The Tucson Citizen was right to champion Tucson’s efforts to create new bike lanes (July 31 editorial “Pedaling away: new bike lanes”), but the Citizen missed the mark on Tucson’s “bike-friendly” status.
Tucson currently has a “gold” designation from the League of American Bicyclists for its bicycle-friendly infrastructure, and it hopes to upgrade to “platinum,” a status so far achieved only by Davis, Calif.
But many local cyclists wonder if Tucson’s status is deserved.
As a lawyer for Tucson cyclists who have been injured or assaulted by motorists, I have unfortunate experiences with the Tucson Police Department that make me question Tucson’s commitment to our bicycling community.
For example, one client fell at an intersection while attempting to avoid a motorist who drove through a stop sign.
My client lay in the intersection injured while the driver called 911. But after making the call, the driver thought twice and fled the scene.
When my client got out of the hospital, she asked police to trace the call and cite the driver, but they would not do so, and the city will not reveal the caller’s identity to us without a subpoena.
Another client was struck while she was riding to work in a bike lane. A witness told police the driver turned abruptly into her without signaling or slowing.
She was struck by the car and flew over the hood, landing in the intersection, injured.
Despite the witness’s account, the driver was not cited. I have placed nine telephone calls over the course of three weeks to the officer to ask him about this decision, but he has not returned my calls.
In front of me now is a police report of a woman who was slapped by the passenger of a car that had driven up alongside her as she rode her bicycle on Campbell Avenue.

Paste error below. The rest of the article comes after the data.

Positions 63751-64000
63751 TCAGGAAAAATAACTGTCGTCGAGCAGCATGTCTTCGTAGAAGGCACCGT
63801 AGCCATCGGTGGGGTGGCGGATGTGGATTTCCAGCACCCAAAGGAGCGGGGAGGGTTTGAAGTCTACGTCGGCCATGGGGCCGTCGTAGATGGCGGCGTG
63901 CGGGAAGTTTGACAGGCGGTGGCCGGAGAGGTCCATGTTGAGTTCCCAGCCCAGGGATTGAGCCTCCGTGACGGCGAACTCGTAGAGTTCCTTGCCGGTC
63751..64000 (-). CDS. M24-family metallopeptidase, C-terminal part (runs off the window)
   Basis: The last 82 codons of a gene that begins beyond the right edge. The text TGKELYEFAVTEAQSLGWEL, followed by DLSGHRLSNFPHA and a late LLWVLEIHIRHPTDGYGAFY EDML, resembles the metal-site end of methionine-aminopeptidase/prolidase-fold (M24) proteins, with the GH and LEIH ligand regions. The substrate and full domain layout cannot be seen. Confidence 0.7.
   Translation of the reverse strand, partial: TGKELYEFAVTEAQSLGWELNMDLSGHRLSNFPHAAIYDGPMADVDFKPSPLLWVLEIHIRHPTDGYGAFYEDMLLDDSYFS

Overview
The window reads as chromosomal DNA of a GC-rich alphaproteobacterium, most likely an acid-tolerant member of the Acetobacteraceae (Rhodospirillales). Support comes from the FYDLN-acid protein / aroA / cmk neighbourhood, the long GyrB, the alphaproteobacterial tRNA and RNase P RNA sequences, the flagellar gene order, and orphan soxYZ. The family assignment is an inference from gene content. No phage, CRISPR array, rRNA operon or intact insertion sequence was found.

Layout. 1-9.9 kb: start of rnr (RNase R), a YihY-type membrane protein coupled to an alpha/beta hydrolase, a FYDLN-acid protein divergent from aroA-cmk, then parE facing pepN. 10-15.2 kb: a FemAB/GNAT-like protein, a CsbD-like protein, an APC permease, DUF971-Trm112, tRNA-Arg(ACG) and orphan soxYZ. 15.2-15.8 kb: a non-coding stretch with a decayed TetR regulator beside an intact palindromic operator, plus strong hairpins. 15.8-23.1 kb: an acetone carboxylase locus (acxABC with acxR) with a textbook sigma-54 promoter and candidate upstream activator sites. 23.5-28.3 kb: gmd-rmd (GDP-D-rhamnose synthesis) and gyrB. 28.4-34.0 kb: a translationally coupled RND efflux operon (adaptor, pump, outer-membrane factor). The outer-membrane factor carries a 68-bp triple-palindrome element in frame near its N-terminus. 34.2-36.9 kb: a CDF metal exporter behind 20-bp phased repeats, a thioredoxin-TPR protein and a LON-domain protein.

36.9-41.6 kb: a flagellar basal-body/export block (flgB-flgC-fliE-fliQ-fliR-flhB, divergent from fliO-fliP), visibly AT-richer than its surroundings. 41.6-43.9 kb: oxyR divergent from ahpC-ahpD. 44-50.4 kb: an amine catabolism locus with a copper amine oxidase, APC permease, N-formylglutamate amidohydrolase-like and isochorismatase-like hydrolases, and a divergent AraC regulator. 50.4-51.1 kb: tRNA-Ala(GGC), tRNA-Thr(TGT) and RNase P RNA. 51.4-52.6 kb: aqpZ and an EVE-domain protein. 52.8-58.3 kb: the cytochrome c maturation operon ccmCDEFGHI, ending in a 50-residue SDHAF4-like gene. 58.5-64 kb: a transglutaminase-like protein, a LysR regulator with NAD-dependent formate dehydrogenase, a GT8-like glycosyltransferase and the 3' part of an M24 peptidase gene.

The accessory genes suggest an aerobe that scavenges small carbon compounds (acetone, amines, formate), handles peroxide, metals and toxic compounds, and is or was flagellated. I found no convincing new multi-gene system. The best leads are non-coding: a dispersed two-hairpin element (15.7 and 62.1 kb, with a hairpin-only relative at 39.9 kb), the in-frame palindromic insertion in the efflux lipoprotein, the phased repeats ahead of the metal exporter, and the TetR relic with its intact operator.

She got the license number at the next light, but police refused to track the driver down and cite him.
One final example: Another client was cycling with a friend when a passenger leaned out a truck window and threw a soft drink at him, striking him in the head. The pair caught up with the pickup at the light and were calling 911 when the driver charged them in his vehicle.
They were able to leap out of the way, but the truck ran over both bicycles and dragged them for several blocks.
A good Samaritan followed the truck, got the license number and retrieved the destroyed bicycles. Again the police refused to cite the driver!
Only after we filed a complaint and pressured police to cite this man did they act, but at his trial the police failed to show, and the city attorney settled the case without a trial.
The driver received no fine or jail time and only a few points off his license. This slap on the wrist angered many people in Tucson’s cycling community.
I cannot explain the police reluctance to protect bicyclists.
I do not understand why they will not track 911 calls by people who flee accident scenes while their victims lie bleeding.
I cannot explain why they hold harmless a driver who abruptly charges into and injures a cyclist in a bike lane or one who assaults cyclists with thrown objects.
But until something changes at the Tucson Police Department, Tucson will never deserve the cherished “platinum” status.
On the contrary, a downgrade is in order.
Erik Ryberg is a Tucson lawyer who represents bicyclists who have been injured or assaulted by motorists.
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